SKT earmarks 11 trillion won to boost AI, IoT
The top telecommunications firm said Wednesday it would join forces with global tech behemoths such as Samsung Electronics and Nvidia as well as local start-ups to foster a futuristic ecosystem, to which it will allocate 5 trillion won. The fields of investment will encompass autopilots, connected cars, smart homes, big data, storage devices, global content, media service and energy management, the company said.
The other 6 trillion won will be dedicated to 5G connectivity, a network that will take over from the dominant fourth-generation long-term evolution in three years at the earliest.
SK Telecom’s subsidiaries — SK Broadband and SK Planet — will also chip in. The 11 trillion won is equivalent to 65 percent of SK Telecom’s estimated revenue last year.
“Should the 5 trillion won investment be executed for the new ecosystem as planned, it will lead to new growth-related industries,” said an SK Telecom spokesman, adding an optimistic projection that the effects include 9 trillion won in production and the creation of some 60,000 new jobs.
Such an astronomical amount of investment to advance its own technology is unprecedented for any local conglomerate. Samsung only recently emerged as a new global entrant in the race to grab leadership in artificial intelligence as it snapped up Viv Labs, a start-up founded by Siri creators, in October. Terms of the deal are unknown, but Facebook and Google reportedly expressed interest in acquiring the firm with offers of $100 million to $200 million.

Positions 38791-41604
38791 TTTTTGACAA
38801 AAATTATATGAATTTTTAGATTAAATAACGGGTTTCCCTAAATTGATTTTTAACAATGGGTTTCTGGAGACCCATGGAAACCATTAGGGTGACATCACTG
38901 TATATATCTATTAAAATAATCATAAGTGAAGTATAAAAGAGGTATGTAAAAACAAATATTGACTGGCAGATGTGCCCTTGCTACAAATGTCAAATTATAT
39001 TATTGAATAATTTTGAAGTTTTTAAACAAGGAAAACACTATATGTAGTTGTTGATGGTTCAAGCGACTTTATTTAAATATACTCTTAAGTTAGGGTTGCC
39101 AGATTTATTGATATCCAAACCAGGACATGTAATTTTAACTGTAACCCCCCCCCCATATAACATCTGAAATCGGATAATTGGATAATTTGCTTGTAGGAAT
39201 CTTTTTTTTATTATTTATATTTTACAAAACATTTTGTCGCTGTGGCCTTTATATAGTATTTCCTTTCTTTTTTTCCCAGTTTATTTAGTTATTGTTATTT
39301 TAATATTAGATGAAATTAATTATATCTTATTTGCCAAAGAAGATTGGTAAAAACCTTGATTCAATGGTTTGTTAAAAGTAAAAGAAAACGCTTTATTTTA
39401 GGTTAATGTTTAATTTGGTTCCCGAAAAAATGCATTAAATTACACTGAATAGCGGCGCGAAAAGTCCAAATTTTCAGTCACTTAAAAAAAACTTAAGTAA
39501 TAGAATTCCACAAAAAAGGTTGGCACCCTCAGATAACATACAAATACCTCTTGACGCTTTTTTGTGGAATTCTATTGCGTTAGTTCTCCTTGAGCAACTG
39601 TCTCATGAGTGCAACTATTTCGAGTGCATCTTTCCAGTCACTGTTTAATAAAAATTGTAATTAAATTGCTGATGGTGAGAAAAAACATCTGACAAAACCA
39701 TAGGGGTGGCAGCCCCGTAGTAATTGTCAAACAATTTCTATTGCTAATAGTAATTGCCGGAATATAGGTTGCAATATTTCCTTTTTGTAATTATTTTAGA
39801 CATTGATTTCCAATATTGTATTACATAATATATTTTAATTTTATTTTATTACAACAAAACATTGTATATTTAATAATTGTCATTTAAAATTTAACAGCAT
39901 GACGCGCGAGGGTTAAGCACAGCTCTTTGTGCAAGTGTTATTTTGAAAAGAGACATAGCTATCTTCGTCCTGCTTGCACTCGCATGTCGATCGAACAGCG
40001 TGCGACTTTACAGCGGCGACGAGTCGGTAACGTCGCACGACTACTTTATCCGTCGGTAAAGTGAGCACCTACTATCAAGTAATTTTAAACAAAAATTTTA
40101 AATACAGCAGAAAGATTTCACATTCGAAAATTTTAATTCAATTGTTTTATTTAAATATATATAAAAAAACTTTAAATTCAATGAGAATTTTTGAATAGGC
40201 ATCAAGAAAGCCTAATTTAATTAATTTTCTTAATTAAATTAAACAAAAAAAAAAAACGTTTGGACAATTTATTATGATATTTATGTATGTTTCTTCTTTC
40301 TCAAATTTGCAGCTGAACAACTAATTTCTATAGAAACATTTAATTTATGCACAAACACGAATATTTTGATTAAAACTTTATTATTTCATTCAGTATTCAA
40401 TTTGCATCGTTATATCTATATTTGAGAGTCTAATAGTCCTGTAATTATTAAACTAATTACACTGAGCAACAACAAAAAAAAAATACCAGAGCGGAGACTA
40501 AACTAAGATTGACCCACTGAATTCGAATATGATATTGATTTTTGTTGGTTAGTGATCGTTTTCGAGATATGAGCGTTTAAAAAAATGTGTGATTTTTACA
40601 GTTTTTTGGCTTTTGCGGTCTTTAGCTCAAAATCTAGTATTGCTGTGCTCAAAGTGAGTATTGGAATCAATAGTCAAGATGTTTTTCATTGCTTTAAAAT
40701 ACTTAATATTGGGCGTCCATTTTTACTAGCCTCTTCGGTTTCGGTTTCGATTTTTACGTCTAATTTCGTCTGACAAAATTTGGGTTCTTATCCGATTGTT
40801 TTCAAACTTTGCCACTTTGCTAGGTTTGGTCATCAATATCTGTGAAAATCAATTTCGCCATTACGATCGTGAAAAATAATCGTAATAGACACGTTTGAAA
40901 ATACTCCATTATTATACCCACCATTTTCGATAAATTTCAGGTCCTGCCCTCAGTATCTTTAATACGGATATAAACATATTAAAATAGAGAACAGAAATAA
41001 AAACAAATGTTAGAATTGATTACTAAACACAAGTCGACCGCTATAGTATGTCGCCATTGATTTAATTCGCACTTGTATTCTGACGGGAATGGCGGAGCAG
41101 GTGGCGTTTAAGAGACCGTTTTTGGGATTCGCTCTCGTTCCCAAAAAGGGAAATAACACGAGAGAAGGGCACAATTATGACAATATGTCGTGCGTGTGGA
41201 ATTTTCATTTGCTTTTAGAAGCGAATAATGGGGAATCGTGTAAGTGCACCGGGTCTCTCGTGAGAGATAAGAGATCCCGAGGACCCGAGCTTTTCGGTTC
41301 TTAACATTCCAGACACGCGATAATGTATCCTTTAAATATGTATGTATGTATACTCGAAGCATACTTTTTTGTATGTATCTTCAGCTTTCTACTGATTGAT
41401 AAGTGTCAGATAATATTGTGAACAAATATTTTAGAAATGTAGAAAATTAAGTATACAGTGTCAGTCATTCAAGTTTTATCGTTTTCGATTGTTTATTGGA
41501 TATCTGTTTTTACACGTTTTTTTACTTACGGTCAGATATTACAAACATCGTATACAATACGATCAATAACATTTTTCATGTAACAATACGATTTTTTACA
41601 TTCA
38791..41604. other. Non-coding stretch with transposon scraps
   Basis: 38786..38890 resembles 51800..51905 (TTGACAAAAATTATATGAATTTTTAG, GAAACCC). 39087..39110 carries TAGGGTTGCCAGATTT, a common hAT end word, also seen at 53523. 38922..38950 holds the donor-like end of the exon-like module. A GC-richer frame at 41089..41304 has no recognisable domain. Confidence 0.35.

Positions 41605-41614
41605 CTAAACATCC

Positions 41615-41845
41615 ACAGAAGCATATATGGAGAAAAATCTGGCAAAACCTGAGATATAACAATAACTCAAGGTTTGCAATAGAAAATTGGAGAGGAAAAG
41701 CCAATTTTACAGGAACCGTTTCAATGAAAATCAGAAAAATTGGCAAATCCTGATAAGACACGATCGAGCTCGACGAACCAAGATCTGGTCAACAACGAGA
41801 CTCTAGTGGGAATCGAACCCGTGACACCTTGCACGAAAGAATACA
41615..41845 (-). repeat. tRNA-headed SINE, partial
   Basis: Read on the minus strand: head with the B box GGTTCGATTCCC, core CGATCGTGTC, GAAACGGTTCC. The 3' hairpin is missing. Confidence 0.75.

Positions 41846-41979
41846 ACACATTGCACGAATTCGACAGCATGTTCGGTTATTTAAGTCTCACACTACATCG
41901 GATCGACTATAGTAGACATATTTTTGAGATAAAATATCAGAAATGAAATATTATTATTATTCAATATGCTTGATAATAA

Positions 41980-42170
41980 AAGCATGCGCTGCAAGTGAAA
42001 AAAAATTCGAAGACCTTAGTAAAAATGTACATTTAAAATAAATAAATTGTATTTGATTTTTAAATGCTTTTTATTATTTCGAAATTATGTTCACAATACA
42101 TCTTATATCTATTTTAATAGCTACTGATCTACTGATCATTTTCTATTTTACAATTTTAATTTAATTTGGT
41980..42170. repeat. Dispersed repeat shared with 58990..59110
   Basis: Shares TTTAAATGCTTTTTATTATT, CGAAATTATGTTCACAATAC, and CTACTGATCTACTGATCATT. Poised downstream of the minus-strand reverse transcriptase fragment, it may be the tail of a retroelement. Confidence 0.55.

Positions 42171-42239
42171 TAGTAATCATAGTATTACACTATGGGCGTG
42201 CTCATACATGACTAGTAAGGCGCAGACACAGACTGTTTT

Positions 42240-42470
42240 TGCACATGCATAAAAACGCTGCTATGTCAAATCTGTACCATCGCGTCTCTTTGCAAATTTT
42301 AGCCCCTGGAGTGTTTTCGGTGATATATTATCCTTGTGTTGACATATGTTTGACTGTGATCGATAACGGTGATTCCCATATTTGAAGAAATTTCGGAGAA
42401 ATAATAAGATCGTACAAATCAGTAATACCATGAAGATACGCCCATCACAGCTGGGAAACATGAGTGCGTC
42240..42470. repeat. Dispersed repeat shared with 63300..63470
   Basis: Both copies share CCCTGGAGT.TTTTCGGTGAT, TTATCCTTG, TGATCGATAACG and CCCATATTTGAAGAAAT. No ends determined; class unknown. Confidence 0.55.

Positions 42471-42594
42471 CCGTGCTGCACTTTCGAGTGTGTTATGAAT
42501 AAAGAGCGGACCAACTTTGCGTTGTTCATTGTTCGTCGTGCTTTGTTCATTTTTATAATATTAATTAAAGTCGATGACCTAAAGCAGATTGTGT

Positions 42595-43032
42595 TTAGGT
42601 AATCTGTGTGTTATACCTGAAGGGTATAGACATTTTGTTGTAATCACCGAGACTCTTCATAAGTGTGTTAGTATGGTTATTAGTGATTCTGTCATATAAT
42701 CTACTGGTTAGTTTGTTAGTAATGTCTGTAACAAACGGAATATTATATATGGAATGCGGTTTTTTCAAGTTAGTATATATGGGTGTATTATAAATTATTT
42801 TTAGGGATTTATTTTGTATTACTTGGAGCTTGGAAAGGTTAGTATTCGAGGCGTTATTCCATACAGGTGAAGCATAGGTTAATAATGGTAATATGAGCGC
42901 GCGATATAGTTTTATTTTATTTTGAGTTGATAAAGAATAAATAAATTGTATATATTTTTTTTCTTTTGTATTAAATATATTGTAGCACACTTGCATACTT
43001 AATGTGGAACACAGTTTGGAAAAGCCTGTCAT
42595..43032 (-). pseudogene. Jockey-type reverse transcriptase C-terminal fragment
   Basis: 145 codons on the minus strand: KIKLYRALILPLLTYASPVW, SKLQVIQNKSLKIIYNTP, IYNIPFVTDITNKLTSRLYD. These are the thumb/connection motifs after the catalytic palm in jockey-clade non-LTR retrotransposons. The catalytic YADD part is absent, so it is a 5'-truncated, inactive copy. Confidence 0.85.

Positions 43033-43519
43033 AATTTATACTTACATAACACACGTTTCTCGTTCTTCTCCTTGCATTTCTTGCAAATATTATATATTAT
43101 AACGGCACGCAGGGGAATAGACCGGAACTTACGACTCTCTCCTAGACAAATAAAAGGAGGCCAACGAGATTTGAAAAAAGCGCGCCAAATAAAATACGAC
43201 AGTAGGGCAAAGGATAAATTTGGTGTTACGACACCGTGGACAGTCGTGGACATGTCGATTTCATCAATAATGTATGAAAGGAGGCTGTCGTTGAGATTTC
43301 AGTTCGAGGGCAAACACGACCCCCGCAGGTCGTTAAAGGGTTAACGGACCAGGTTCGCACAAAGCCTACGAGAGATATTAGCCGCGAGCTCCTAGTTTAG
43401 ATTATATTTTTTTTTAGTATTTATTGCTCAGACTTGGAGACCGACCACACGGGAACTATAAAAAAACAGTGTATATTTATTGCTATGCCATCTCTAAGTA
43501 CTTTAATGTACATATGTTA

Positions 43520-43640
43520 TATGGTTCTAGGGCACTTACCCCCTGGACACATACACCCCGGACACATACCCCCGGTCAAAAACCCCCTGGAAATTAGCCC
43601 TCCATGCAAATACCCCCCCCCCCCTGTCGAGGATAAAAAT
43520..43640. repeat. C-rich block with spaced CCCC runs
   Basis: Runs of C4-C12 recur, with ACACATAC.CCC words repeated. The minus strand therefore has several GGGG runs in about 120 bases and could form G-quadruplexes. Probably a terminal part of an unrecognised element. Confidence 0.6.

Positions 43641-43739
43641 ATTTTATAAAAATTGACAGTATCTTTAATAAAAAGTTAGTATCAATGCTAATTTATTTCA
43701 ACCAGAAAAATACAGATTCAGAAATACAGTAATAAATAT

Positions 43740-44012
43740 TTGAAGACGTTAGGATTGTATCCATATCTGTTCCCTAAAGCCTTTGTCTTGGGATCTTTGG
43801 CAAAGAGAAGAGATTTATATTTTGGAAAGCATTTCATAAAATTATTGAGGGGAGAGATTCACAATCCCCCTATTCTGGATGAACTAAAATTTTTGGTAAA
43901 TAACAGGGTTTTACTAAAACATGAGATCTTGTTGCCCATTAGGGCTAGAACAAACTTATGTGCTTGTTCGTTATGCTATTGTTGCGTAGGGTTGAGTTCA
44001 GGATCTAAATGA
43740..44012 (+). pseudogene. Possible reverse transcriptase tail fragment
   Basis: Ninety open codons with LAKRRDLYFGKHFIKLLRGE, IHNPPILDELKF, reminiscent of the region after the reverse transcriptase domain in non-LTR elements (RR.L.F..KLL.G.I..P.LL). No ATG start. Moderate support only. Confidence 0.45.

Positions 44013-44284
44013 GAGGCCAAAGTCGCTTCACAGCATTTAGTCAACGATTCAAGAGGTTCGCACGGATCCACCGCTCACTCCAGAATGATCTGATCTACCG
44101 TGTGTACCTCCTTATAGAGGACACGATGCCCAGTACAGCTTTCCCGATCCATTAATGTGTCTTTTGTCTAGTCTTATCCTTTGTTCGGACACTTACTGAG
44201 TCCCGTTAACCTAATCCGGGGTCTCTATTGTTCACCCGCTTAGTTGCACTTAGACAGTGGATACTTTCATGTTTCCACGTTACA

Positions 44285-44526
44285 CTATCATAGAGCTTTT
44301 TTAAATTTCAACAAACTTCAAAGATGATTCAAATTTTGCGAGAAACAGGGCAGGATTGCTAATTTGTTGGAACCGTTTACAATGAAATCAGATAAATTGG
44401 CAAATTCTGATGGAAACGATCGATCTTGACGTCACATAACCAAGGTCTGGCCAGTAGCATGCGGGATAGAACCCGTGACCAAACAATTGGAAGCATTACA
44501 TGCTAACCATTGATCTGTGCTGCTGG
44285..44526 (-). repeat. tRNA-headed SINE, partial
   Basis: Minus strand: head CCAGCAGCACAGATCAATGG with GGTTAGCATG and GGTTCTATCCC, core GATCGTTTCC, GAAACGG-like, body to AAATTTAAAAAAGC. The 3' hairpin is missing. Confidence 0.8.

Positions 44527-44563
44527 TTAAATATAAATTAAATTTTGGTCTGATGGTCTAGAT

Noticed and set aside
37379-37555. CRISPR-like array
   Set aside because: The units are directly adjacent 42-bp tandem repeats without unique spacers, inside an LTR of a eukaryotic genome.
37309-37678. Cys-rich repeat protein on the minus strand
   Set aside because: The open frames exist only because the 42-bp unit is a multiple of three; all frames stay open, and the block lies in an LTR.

The announcement from SK Telecom comes less than three weeks after the telecom operator named Park Jung-ho, former CEO of SK Holding C&C, as its new CEO, in a year-end reshuffle. A specialist in international finance and mergers and acquisitions, Park has been entrusted to propel “global growth” of the third-largest conglomerate’s flagship company.
“Korea, which spearheaded the wired and wireless Internet era, has lost momentum in the telecom industry in tandem with the wide-scale adoption of smartphones,” Park told reporters at the Consumer Electronics Show in Las Vegas last week. “We are deliberating on how to reclaim the leadership as the world shifts again toward the Internet of Things.”
As part of efforts to reach a breakthrough, SK Telecom signed a deal with Nvidia, a Santa Clara, California-based chipmaker that specializes in graphic cards at CES, under which the latter will be using SK’s mobile navigation T Map for the Korean map that will be included in the autopilot technology Nvidia is developing. SK Telecom, in return, will use Nvidia technologies to upgrade T Map’s content.
SK Telecom is also poised to open a “Telco Infra Project” in Seoul in partnership with Facebook, Nokia and Intel to incubate start-ups in telecom and help them advance abroad.
Analysts predict SK Telecom’s massive investment in rising technologies will spearhead growth. “SK Telecom is expected to undergo a huge change in future growth strategies and governance structure in the wake of the replacement of its CEO,” said Choi Nam-gon, an analyst with Yuanta Securities. He foresaw the possibility of SK Telecom proceeding with an acquisition.
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